The terms of debate over the torture memos in the mainstream media revolve around whether or not information extracted by torture is “reliable.” Those terms are both deceptive, and morally wrong.

The systematic, widespread, and openly sanctioned use of torture by the U.S. in the so-called “war on terror” is not mainly about information. The images of Abu Ghraib and Guantánamo, of degrading sexual humiliation and grotesque physical and psychological torture, were meant to strike terror in the minds and hearts of the people very broadly, not only in Iraq and Afghanistan, but around the world.

Let’s make it plain: torture is, literally and in essence, a crime against humanity.  Like rape, it is a systematic attempt to violently degrade people and rob them of their very humanity.  Any government which not only tolerates such things but which, from its highest offices, justifies and insists on them as “instruments of policy”…any government which does not, once this has been exposed, prosecute the perpetrators but instead provides them in advance with immunity...reveals itself as a system that requires such crimes, and such criminals, for its functioning.  Any people that does not resist such crimes, and demand prosecution of the torturers and, even more so, those who formulated the policy at the highest levels, reveals themselves to be complicit in those crimes. And in passively allowing the humanity of others to be degraded and attacked, they lose their own.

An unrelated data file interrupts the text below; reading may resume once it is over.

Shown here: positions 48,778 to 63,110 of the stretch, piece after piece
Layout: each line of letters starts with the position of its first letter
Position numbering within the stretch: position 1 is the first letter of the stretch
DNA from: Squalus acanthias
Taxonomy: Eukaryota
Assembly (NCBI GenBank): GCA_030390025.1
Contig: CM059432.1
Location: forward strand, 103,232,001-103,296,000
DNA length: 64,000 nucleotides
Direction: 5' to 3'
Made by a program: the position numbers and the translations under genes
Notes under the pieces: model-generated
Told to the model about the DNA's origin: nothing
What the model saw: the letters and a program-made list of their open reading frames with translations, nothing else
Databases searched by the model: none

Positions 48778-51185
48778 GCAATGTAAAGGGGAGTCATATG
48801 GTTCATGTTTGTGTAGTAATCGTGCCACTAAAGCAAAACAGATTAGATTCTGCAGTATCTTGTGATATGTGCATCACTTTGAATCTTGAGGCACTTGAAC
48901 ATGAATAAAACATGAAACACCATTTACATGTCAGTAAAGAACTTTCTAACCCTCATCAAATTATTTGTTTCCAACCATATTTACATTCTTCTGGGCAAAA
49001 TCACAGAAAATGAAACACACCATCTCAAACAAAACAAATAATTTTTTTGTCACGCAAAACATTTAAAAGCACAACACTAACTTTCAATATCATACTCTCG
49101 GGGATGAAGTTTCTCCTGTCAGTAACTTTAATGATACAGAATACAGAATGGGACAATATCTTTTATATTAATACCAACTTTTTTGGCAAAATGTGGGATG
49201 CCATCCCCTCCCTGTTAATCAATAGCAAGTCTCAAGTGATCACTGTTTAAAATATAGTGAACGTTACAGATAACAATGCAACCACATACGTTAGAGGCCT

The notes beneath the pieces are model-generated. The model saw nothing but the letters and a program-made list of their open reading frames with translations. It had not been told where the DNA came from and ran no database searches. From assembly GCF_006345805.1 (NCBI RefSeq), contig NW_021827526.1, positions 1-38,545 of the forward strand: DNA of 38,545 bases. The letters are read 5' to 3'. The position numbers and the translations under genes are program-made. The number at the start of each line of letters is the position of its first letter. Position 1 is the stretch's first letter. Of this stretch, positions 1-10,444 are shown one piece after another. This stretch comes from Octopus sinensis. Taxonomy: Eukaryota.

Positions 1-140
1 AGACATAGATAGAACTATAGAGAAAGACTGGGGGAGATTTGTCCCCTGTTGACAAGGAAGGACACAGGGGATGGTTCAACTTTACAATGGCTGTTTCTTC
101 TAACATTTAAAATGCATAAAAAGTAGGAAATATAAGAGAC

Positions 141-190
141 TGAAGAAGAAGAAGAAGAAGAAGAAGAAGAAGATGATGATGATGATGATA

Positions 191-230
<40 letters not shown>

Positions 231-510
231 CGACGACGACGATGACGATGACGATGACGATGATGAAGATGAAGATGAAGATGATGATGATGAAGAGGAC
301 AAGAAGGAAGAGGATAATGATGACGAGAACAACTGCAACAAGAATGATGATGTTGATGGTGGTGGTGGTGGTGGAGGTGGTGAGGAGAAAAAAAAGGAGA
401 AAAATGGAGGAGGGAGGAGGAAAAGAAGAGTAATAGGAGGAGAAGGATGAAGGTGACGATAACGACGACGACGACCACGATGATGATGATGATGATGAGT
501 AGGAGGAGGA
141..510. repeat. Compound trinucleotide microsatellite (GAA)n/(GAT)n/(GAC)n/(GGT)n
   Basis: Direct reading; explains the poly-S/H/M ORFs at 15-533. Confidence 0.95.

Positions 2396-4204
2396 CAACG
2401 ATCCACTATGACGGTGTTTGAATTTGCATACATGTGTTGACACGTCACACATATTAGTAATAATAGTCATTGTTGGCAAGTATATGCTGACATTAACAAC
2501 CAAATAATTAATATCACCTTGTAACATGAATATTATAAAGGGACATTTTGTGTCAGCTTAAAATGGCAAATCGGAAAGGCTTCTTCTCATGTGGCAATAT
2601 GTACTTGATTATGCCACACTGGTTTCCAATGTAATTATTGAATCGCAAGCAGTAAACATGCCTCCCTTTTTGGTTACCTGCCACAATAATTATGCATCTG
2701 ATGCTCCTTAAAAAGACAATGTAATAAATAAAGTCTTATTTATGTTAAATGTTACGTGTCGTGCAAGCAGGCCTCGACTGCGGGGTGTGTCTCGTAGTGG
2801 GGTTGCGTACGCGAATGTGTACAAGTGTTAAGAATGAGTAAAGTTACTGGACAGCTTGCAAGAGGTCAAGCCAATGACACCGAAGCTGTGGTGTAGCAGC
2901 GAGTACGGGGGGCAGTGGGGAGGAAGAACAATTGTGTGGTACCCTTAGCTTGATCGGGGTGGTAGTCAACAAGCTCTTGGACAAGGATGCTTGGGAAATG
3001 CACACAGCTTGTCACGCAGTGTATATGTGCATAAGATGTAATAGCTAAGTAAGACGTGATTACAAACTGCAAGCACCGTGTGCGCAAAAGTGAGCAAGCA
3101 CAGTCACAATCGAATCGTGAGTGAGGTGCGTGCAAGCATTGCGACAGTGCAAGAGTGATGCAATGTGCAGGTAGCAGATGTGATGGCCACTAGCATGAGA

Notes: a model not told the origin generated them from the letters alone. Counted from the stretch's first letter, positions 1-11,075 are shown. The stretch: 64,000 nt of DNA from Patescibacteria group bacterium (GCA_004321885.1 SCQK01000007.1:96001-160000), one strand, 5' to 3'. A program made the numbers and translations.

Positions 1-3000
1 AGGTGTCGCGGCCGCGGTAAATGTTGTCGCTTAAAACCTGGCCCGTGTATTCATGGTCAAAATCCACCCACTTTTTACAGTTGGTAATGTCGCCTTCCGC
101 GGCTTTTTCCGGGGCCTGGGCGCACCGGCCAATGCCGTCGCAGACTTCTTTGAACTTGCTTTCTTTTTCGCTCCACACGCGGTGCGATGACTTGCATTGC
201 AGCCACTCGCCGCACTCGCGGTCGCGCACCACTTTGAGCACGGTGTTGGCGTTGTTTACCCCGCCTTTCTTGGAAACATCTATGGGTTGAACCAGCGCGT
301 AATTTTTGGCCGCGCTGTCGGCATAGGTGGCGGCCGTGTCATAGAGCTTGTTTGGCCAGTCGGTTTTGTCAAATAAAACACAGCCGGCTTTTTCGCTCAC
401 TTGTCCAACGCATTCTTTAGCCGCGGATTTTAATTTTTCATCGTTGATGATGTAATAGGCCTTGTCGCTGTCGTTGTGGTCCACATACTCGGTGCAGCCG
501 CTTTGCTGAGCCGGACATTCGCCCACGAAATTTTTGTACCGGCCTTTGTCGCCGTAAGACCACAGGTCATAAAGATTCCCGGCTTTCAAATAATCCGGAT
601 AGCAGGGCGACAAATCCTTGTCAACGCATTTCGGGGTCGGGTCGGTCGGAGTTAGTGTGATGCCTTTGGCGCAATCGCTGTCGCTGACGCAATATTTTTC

It is instructive to examine a column by Thomas Friedman in the New York Times in support of Obama’s decision to release the Memos but to not prosecute the torturers. While claiming to oppose torture now, Friedman argues that “Al Qaeda truly was a unique enemy, and the post-9/11 era a deeply confounding war in a variety of ways.” Later in his column, he elaborates: “We could deter the Russians because they loved their children more than they hated us; they did not want to die. The Al Qaeda operatives hated us more than they loved their own children. They glorified martyrdom and left families behind.” (“A Torturous Compromise,” April 28, 2009).

Friedman’s argument here is that threatening to kill their children was sufficient for the U.S. to contend with their former rivals, the Russians, but since, according to Friedman, that won’t work with Islamic fundamentalists, even more brutal, sadistic, extreme thuggish methods are needed.

This is Thomas Friedman speaking, not Barack Obama. But Friedman is not just some columnist—he is an influential voice of ruling class forces represented by the Democratic Party. And the logic of his argument is really just a franker, cruder version of Obama’s own argument that prosecution would hurt the “confidence” of “the men and women of our intelligence community who serve courageously on the front lines of a dangerous world.”

The high-level, legal approval of torture was a statement that the people who run the U.S. are ruthless and crazy and will stop at nothing in the defense of their “right” to run the world; that not only will they kill you and your family, but they will hold you and torture you and fiendishly fuck with your mind, not just torture your body but torture your very psyche in ways that will make you wish you were dead. All in service of their empire.

Needed: Prosecution and Justice